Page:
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A second kind of tithymalos is called "myrtites"1 by some persons, and "caryites" by others. It has leaves like those of myrtle, pointed and prickly, but with a softer surface, and grows, like the one already mentioned, in rugged soils. The tufted heads of it are gathered just as barley is beginning to swell in the ear, and, after being left for nine days in the shade, are thoroughly dried in the sun. The fruit does not ripen all at once, some, indeed, not till the ensuing year. The name given to this fruit is the "nut," whence the Greek appellation "caryites."2 It is gathered at harvest, and is washed and dried, being given with twice the quantity of black poppy, in doses of one acetabulum in all.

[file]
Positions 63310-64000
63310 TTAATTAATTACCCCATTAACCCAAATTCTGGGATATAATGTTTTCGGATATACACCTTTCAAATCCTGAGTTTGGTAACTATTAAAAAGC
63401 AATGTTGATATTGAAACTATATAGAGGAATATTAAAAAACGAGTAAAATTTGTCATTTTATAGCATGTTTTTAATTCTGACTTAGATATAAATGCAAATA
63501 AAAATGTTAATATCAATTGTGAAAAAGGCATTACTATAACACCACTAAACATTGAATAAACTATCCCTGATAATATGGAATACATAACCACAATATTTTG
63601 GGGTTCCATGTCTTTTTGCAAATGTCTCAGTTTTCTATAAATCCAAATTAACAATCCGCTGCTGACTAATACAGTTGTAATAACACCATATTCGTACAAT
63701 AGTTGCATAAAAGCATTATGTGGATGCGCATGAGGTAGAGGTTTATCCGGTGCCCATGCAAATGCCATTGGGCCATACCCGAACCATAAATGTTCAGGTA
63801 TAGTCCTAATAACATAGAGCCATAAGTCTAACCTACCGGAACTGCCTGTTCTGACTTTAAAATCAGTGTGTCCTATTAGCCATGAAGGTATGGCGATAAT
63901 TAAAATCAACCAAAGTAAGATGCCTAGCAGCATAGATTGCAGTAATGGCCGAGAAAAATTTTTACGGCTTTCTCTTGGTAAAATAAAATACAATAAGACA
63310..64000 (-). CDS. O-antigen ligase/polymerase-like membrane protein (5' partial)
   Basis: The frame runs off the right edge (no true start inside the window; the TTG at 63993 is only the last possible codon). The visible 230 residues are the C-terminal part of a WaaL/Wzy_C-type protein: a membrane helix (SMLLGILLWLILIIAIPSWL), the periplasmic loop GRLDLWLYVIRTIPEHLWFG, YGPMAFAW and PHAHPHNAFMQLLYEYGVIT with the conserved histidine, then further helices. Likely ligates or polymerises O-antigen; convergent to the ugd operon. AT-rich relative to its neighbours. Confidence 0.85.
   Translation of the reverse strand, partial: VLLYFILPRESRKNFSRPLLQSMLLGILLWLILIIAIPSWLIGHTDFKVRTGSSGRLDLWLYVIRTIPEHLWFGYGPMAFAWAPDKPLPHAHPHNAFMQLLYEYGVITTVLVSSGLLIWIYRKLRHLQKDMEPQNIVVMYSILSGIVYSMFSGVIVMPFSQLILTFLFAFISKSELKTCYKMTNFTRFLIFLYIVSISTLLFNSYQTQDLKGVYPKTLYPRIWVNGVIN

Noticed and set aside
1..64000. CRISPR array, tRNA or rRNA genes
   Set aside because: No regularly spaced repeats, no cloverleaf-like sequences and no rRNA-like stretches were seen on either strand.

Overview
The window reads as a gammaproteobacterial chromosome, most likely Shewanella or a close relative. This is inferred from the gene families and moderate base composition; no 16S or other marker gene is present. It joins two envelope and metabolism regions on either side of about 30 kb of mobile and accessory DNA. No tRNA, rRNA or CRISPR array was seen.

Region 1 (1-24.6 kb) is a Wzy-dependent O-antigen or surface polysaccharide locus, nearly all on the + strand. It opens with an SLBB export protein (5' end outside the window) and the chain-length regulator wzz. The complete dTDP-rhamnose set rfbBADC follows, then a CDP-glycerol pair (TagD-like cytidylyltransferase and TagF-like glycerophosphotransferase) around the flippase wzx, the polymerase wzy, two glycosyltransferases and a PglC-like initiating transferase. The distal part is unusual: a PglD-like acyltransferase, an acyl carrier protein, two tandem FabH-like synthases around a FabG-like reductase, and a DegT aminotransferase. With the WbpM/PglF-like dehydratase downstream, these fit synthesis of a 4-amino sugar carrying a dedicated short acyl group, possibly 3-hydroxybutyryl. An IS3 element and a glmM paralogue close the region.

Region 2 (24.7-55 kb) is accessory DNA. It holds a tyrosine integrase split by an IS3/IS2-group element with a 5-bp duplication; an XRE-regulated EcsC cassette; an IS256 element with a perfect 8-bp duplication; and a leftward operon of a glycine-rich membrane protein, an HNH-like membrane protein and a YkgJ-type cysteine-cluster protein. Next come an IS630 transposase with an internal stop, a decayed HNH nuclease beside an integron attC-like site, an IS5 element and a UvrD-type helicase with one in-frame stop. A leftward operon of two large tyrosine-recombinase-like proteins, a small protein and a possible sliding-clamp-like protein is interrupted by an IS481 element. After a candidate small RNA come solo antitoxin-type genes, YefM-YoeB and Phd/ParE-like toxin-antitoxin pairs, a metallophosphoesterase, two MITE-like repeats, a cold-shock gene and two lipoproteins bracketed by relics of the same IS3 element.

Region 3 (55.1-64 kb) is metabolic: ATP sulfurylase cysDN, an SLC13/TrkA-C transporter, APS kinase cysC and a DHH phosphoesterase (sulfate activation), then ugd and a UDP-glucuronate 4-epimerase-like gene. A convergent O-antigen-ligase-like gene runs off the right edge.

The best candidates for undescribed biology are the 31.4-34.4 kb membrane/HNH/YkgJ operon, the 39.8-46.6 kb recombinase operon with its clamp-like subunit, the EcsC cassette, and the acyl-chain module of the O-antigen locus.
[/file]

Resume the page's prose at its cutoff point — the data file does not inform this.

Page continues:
As an emetic, this kind is not so efficacious as the preceding one, and, indeed, the same may be said of all the others. Some physicians recommend the leaf to be taken in the manner already mentioned, but say that the nut should either be taken in honied wine or raisin wine, or else with sesame. It carries off pituitous humours and bile by stool, and is curative of ulcerations of the mouth. For corrosive sores of the mouth, the leaf is eaten with honey.

1 The Euphorbia myrsinites of Linnæus.

2 From the Greek κάρυον,, a "nut."

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